The current situation of the Hungary-Germans
Translated by Nick Tullius
Published at DVHH 21 Feb 2020 by Jody McKim Pharr
The former Parliamentary Commissioner for Minority Rights in Hungary, Jenő Kaltenbach, described the current situation of the minorities in Hungary as "largely socially integrated (assimilated), living in no closed settlement area, small in number, no pronounced sense of identity, rather a double identity". His conclusion was that the assimilation process of the Hungarian Germans and the accompanying loss of their mother tongue, despite some recent positive impulses, can hardly be reversed. Recently, however, a trend towards self-government of Hungary-German minorities has been observed in numerous places.
The number of German-speaking Hungary-Germans at the 2001 census was 62,233. Including the assimilated Hungary-Germans, their number is estimated at over 200,000. A referendum in 2011 found 132,000 people who indicated German as their nationality and 32,000 Hungarians who indicated German as their mother tongue. 96,000 Hungarians said they spoke German at home.
There are a number of towns with a German minority, with bilingual place-name signs. Street signs, however, are usually monolingual. Exceptions are Ödenburg (Sopron, officially 5.7% Hungary- Germans in 2011) and Werischwar (Pilisvörösvár, officially 28% Hungary-Germans), where you can also see signs with German street names.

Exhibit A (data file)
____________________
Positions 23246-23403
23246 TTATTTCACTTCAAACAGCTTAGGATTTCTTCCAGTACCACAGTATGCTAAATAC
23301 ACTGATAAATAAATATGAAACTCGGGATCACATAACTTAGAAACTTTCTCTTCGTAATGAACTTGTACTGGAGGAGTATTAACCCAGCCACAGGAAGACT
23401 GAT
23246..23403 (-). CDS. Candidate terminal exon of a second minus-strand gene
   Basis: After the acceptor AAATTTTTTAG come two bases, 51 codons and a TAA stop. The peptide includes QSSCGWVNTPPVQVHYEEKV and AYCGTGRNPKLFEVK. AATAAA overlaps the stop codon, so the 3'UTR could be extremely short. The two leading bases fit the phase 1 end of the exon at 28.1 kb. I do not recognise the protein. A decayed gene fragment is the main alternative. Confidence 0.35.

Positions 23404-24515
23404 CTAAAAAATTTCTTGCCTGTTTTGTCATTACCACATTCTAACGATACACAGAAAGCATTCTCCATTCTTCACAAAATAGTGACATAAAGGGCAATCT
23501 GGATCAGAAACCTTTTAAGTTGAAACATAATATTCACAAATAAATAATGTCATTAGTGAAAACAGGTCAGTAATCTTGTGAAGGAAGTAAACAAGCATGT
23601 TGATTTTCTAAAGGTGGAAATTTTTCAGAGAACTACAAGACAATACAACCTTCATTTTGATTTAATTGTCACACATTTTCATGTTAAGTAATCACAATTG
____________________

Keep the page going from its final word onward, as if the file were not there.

In October 2011, the parliamentary group leader of the ruling Fidesz party, János Lázár, announced in an interview with the newspaper Die Welt that he wanted to strengthen the rights of the German minority. These should be allowed to send their own deputies to the parliament, a regulation that should also benefit other minorities in Hungary. In December 2012, the parliament approved a submission by the FIDESZ government, to have an annual Commemoration of the Expulsion of the Hungary- Germans. Such a Commemoration took place for the first time on January 19, 2013.
Translated from https://de.wikipedia.org/wiki/Ungarndeutsche by Nick Tullius
This a good overview of the subject, even if it was not written in 2020.
In a nutshell, because we Romania-Germans had German schools after 1920, we never questioned the idea that German was our mother tongue, even if the “romanianized” our first names in official documents. BTW, after 1989 they encouraged us to use the German version of our first names.
Our Hungary-German relatives did not have easy access to German schools, so now they are described (in the attached article and elsewhere) as having only a “mother dialect” (“schwowisch”) and making sure that their first names are spelled the Hungarian way. ~NTullius